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McCargo v. Camden County Jail

United States District Court, Third Circuit

January 9, 2014

DONTA McCARGO, Plaintiff
v.
CAMDEN COUNTY JAIL, et al., Defendants.

OPINION

ROBERT B. KUGLER, District Judge.

I. INTRODUCTION

Plaintiff is currently incarcerated at the Camden County Correctional Facility in Camden, New Jersey. He is proceeding pro se with a civil rights complaint pursuant to 42 U.S.C. § 1983. Plaintiff has submitted an application to proceed in forma pauperis which will be granted and the Clerk will be ordered to file the complaint.

At this time, the Court must review the complaint pursuant to 28 U.S.C. §§ 1915(e)(2)(B) and 1915A to determine whether it should be dismissed as frivolous or malicious, for failure to state a claim upon which relief may be granted, or because it seeks monetary relief from a defendant who is immune from suit. For the reasons set forth below, the complaint will be dismissed with prejudice as to defendant the Camden County Jail and dismissed without prejudice as to defendants Taylor and Pizario.

II. BACKGROUND

For purposes of screening the complaint, the allegations of the complaint will be accepted as true. Plaintiff names three defendants in this action; specifically: (1) the Camden County Jail; (2) Warden Eric Taylor; and (3) Deputy Warden Anthony Pizario.

Plaintiff alleges that the conditions of the Camden County Jail are inhumane. Plaintiff states that there is mold in the showers, there are three or four people to a cell when only two are supposed to be housed in each room, servings of food are too small and that there is no running hot water in the rooms. Furthermore, he claims that there are fruit flies and other bugs that "thrive under these conditions" and are known carriers of germs and disease. (Dkt. No. 1 at p. 3, 4.) He states that he has filed grievances based on the conditions of confinement but never received any response.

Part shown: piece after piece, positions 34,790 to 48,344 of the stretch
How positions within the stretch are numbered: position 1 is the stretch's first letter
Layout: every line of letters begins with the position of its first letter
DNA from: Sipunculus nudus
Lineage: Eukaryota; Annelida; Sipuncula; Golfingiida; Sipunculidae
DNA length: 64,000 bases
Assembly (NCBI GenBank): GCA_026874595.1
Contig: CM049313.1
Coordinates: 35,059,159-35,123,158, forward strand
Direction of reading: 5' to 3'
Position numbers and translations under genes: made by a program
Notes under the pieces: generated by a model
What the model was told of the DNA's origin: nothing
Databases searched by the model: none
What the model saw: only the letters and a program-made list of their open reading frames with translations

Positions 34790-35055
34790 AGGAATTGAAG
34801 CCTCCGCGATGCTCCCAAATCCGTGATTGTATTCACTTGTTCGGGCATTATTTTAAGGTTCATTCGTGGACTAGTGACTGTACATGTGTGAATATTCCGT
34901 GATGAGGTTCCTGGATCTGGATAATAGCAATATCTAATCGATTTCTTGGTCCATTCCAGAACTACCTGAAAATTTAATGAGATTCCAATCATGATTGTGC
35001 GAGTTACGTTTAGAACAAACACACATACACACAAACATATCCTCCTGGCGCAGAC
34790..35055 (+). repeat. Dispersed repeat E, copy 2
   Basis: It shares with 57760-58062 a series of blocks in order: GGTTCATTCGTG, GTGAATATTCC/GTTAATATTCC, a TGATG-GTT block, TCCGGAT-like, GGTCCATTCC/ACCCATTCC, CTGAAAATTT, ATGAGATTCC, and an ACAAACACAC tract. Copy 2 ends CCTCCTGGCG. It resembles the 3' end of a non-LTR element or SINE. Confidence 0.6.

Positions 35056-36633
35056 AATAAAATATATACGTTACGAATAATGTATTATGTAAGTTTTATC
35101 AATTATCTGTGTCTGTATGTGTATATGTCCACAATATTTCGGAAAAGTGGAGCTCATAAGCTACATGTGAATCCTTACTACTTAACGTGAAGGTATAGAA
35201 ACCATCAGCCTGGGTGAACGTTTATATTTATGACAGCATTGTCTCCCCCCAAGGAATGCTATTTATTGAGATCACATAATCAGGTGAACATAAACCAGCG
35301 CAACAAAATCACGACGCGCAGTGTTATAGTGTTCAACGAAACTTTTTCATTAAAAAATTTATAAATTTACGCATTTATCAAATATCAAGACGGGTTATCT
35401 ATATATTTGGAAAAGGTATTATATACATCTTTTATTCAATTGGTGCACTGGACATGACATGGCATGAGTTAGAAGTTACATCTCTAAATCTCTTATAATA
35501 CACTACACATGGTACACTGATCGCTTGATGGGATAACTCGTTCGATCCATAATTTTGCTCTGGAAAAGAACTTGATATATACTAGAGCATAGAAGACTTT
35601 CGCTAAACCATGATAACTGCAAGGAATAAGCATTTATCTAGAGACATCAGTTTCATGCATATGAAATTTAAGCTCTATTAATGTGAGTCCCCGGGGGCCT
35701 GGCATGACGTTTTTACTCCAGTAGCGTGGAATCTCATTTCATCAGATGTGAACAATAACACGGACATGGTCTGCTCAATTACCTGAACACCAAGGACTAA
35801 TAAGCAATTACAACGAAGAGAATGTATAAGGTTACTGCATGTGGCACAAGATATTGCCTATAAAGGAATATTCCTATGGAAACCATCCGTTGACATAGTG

III. STANDARD OF REVIEW

A. Standard for Sua Sponte Dismissal

Per the Prison Litigation Reform Act, Pub. L. No. 104-134, §§ 801-810, 110 Stat. 1321-66 to 1321-77 (Apr. 26, 1996) ("PLRA"), district courts must review complaints in those civil actions in which a prisoner is proceeding in forma pauperis, see 28 U.S.C. § 1915(e)(2)(B), seeks redress against a governmental employee or entity, see 28 U.S.C. § 1915A(b), or brings a claim with respect to prison conditions, see 28 U.S.C. § 1997e. The PLRA directs district courts to sua sponte dismiss any claim that is frivolous, is malicious, fails to state a claim upon which relief may be granted or seeks monetary relief from a defendant who is immune from such relief.

According to the Supreme Court's decision in Ashcroft v. Iqbal, "a pleading that offers labels or conclusions' or a formulaic recitation of the elements of a cause of action will not do.'" 556 U.S. 662, 678 (2009) (quoting Bell Atlantic Corp. v. Twombly, 550 U.S. 544, 555 (2007)). To survive sua sponte screening for failure to state a claim[1], the complaint must allege "sufficient factual matter" to show that the claim is facially plausible. Fowler v. UPMC Shadyside, 578 F.3d 203, 210 (3d Cir. 2009) (citation omitted). "A claim has facial plausibility when the plaintiff pleads factual content that allows the court to draw the reasonable inference that the defendant is liable for the misconduct alleged." Belmont v. MB Inv. Partners, Inc., 708 F.3d 470, 483 n.17 (3d Cir. 2012) (quoting Iqbal, 556 U.S. at 678). Moreover, while pro se pleadings are liberally construed, " pro se litigants still must allege sufficient facts in their complaints to support a claim." Mala v. Crown Bay Marina, Inc., 704 F.3d 239, 245 (3d Cir. 2013) (citation omitted) (emphasis added).

B. Section 1983 Actions

A plaintiff may have a cause of action under 42 U.S.C. § 1983 for certain violations of his constitutional rights. Section 1983 provides in relevant part:

Every person who, under color of any statute, ordinance, regulation, custom, or usage, of any State or Territory or the District of Columbia, subjects, or causes to be subjected, any citizen of the United States or other person within the jurisdiction thereof to the deprivation of any rights, privileges, or immunities secured by the Constitution and laws, shall be liable to the party injured in an action at law, suit in equity, or other proper proceeding for redress, except that in any action brought against a judicial officer for an act or omission taken in such ...

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